**Under-Boiled and Under-Valued Piece of PR Real Estate**
However, the boilerplate is one greatly under-valued piece of PR real estate. Do not, I repeat, do not repeat any of your Frankenquotes in your boilerplate. But do use the Four Hemmingway Rules of Writing to answer the four questions that any reader wants to know;
1. What do you do?
2. How do you do it?
3. Why are you different?
4. Why should I buy from you?
Reinforce those four questions with embedded hyperlinks back to your web site with specific and credible information to back up your statements.
**Money Makes You a Better Writer**
We’re almost done with the simple press release. Important fact here – You also need to do all of the above in 400 or less words. Now, I know what you’re thinking: ‘What!?’ You inherited a corporate boilerplate that was 2,400 words long by itself! Why under 400 words? Typically the wire services charge you around a dollar per word after 400 words. Ouch.
Spend the money like it’s your money. It will make you a much better writer, better businessperson, and a more responsible and trusted employee.
Delete the 2,400 word boilerplate. Concentrate on a great eye-catching headline that’s less than 10 words long with a keyword/keyphrase. Nail the story angle with elegant simplicity in the first 50 words.
Money can make you a better writer … But only if you write like it’s your money you’re spending.
**Whirling Dervish of the New PR World**
Writing simply is hard. It is far easier to write long, complex pieces, believe it or not. But like it or not, writing simply is THE KEY to effectively communicating within this whirling dervish of a new PR world.
**Good Can …**
A good writer can adapt, learn and flex with the new PR technologies.
**Bad Can …**
An unskilled, lazy or bad writer, with a great knowledge of the new PR technologies can trash your credibility to a worldwide audience quicker than a supraluminal tachyon (a hypothetical quantum particle that never travels below the speed of light … Hey, I worked for a tech company).
**Part Skill – Part Science – Part …**
Writing for the new PR world is part skill, part science and part art.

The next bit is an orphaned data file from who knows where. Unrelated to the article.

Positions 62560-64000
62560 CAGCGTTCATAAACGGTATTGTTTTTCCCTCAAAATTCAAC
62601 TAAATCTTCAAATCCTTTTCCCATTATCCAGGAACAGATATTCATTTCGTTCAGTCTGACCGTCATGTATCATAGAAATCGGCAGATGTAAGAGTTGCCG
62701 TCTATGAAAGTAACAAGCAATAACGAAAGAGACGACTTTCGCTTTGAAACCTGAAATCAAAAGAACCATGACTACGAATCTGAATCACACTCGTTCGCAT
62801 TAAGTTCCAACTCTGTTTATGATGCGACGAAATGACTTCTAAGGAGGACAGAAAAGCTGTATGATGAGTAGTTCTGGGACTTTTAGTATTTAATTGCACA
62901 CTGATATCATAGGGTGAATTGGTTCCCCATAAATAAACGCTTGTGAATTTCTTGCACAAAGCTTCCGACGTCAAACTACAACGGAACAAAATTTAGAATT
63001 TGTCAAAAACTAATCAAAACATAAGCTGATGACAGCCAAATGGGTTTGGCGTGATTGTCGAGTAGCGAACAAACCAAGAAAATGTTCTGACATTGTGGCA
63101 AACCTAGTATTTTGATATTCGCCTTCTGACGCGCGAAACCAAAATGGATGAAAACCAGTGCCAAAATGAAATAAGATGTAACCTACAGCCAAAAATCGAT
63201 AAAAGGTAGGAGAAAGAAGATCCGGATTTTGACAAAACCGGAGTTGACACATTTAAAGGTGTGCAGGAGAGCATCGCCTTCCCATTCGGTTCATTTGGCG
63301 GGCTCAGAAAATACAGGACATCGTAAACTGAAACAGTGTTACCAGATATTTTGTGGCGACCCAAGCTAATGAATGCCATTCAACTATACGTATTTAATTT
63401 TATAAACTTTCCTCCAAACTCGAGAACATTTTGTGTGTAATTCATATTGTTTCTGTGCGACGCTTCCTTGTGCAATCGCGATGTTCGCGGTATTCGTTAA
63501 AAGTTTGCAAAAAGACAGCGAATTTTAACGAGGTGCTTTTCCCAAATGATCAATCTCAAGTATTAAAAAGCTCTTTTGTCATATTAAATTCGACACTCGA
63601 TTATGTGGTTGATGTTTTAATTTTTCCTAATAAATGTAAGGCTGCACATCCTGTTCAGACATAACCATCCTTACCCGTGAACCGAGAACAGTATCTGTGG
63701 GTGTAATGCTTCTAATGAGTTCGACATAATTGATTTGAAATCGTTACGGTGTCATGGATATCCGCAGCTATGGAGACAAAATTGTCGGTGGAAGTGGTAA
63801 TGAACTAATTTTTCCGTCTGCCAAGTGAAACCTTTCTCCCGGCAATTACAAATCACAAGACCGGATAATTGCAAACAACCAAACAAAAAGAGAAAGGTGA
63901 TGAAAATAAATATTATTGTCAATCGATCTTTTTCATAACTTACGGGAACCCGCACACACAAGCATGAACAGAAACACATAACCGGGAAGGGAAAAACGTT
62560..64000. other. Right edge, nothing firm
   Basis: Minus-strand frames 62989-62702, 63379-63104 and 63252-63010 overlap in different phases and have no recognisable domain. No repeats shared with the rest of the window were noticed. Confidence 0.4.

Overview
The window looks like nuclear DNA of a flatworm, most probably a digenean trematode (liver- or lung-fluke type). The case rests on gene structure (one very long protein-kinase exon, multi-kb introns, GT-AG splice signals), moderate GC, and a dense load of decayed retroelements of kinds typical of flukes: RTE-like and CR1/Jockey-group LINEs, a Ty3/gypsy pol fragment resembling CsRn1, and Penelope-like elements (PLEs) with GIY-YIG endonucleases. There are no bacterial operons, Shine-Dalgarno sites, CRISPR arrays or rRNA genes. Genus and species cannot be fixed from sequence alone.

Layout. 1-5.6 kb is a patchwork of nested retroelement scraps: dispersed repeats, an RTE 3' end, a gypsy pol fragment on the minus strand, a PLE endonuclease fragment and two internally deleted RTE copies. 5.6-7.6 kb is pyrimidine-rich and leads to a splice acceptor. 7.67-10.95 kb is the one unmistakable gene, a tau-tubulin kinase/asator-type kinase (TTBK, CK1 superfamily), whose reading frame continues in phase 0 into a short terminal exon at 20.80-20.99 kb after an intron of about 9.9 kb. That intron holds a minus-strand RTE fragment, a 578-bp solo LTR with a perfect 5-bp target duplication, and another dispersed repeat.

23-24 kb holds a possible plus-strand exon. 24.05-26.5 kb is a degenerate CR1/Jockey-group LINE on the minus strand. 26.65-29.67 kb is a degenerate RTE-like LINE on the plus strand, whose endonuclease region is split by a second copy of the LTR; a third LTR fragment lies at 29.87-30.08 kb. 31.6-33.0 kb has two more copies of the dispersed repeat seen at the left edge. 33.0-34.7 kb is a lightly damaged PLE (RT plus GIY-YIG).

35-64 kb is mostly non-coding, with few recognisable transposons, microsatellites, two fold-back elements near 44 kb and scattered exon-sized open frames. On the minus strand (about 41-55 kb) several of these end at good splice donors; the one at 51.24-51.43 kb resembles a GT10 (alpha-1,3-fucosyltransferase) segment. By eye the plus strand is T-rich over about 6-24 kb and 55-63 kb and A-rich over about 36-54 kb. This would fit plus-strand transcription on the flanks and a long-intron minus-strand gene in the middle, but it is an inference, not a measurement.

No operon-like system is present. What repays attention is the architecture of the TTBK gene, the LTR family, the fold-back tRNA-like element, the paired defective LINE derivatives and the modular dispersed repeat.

**The Art Part**
The “art” part is putting the pieces above together so they’re interesting, appealing, compelling (take a digital breath here, breathe in, breathe out) easy-to read and easy-to-understand in ….
1. Short sentences.
2. Short first paragraphs.
3. Vigorous English.
4. Positive, not negative tones.
Simple isn’t it?
And that was just the press release. Are we ready to move on to the social media news release yet?
*Steve Kayser is currently the director of PR for [Cincom Systems](http://www.cincom.com/us/eng/index.jsp?loc=usa), a global software and services company. In addition to his PR duties Steve publishes Cincom’s award-winning [Expert Access E-zine](http://www.cincom.com/us/eng/cincom/news-room/news-releases/search/newsDetailDisplay.jsp?recordId=1042&loc=usa&loc=usa) which has grown to 135,000 subscribers globally. Steve is also an award-winning [business writer](http://writingriffs.blogspot.com/2007/12/best-kept-secret-of-great-business.html). Steve can be reached at skayser@cincom.com*

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4 Comments

  1. swurrey@customscoop.com'
    Sarah Wurrey

    Nathan – Vigoroug in this sense means “direct.” Use words with impact, but don’t weigh them down with flabby descriptive clauses and flowery language.
    Hope that helps!

  2. nettie@nettiehartsock.com'
    Nettie Hartsock

    Steve,
    I loved this column. Thanks for the note on my interview too. And coming from a tech journalist background I had to laugh at your Frankenquotes bit.
    I also really liked your “Remember the Rules!
    Remember, though, you still have to make it interesting, funny, mysterious, appealing, compelling, simple, short, easy-to read, easy–to-understand and … use specific keywords and phrases.”
    It seems like that would be understood but I think it’s very difficult for many folks to make a press release interesting, mysterious and funny within the structure of the press release. It’s definitely a plus when one can do that because it provides an incentive for a journalist to read on past the first three sentences!
    I also recommend people use the online dictionary – BuzzWhack – http://www.buzzwhack.com/ , (no I’m not their publicist – :>). Buzzwhack highlights all those ‘gobbledygook’ terms on a daily basis plus more!
    It’s a great dictionary to use for reference, my favorite one they have up today is:
    Blogola: Old-fashioned payola. Used to influence bloggers to write about a given product, TV show, movie, etc. Sometimes case, but more often the “pay” comes in the form of freebies or access. In particular, TV shows flatter high-profile bloggers by inviting them to visit their sets.
    hmm. I’d love someone to invite me to “Pushing Daisies” set! (In case anyone is reading!)

  3. rerussel@smu.edu'
    Rachael Russell

    I always enjoy your insightful and often passion-laden posts. As a communications student, I’m constantly looking for ways to improve my skills. This serves as a wonderful reminder of what’s important in the PR realm, my future employer.